The reason you believe this skill is so rare is because modern educational methods were specifically designed to inhibit this natural ability. See John Taylor Gatto's book linked else where in the thread.

            • Being able to 'teach yourself' is one of those 'x-factors'. You either have it or you don't.

              Anyone can do it - in fact I'm writing a book to tell you how, it's called "Teach Yourself Autodidactism."

              • Anyone can do it - in fact I'm writing a book to tell you how, it's called "Teach Yourself Autodidactism."

                I find you ideas interesting and would like to subscribe to your newsletter.

          • by hedwards (940851)
            There's literally tens of millions of geniuses out there, but we generally agree that there's very few geniuses out there. Other wise it wouldn't be considered special when one comes into contact with one.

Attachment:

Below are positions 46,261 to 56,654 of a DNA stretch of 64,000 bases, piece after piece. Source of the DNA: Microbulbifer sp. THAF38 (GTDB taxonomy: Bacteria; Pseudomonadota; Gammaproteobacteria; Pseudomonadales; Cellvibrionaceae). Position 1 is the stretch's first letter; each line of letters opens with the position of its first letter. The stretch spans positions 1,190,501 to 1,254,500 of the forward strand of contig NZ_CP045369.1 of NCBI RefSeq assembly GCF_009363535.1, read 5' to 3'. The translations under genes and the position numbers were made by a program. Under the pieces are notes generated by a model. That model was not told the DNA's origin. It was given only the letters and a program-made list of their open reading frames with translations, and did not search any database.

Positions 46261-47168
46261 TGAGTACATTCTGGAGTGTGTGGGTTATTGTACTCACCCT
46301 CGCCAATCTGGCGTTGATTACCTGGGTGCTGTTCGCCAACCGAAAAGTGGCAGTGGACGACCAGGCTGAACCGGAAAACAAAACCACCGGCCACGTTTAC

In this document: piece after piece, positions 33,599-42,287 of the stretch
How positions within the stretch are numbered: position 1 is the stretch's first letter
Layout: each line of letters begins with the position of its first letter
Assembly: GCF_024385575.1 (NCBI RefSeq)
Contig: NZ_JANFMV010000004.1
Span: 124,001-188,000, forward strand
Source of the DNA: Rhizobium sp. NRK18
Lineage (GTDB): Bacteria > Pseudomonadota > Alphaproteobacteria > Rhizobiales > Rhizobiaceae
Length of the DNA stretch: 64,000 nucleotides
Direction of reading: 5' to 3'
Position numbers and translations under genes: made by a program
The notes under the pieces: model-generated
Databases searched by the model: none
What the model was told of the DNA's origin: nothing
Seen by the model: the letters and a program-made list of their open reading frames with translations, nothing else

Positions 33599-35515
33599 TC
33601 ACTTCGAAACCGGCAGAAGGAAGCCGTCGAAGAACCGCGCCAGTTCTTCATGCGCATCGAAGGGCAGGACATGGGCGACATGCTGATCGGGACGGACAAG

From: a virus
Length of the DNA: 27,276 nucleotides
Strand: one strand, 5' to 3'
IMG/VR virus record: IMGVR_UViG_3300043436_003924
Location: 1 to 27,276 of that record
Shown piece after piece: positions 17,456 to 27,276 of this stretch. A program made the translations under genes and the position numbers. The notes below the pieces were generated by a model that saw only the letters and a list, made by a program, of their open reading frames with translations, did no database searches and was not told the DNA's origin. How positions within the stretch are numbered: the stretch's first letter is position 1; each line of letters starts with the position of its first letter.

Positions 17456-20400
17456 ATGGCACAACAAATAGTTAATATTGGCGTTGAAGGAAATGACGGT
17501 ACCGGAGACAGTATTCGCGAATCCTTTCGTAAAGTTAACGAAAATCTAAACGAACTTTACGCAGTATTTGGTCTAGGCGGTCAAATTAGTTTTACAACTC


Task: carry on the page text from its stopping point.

Apart from the bigotry of your implication that this should be less common in the slums of India, you haven't got a particularly strong point.

            Anybody can teach oneself checkers, or chess for that matter, they aren't likely to be able to become a chess grandmaster by self education, but it could happe
        • by hedwards (940851)
          I call bullshit on everything you said.

          Anybody that's capable of teaching oneself already does that. Having a vast amount of information available means that it's less likely that you'll actually learn anything as a result of information overload and an inability to filter out the crap from the stuff that's actually correct.

          There is indeed an assurance involved, that's why employers take applicants with a degree from an accredited institution of higher learning over those that don't have a degree or h
          • Anybody that's capable of teaching oneself already does that.

            Probably. When did I say otherwise?

            Having a vast amount of information available means that it's less likely that you'll actually learn anything as a result of information overload and an inability to filter out the crap from the stuff that's actually correct.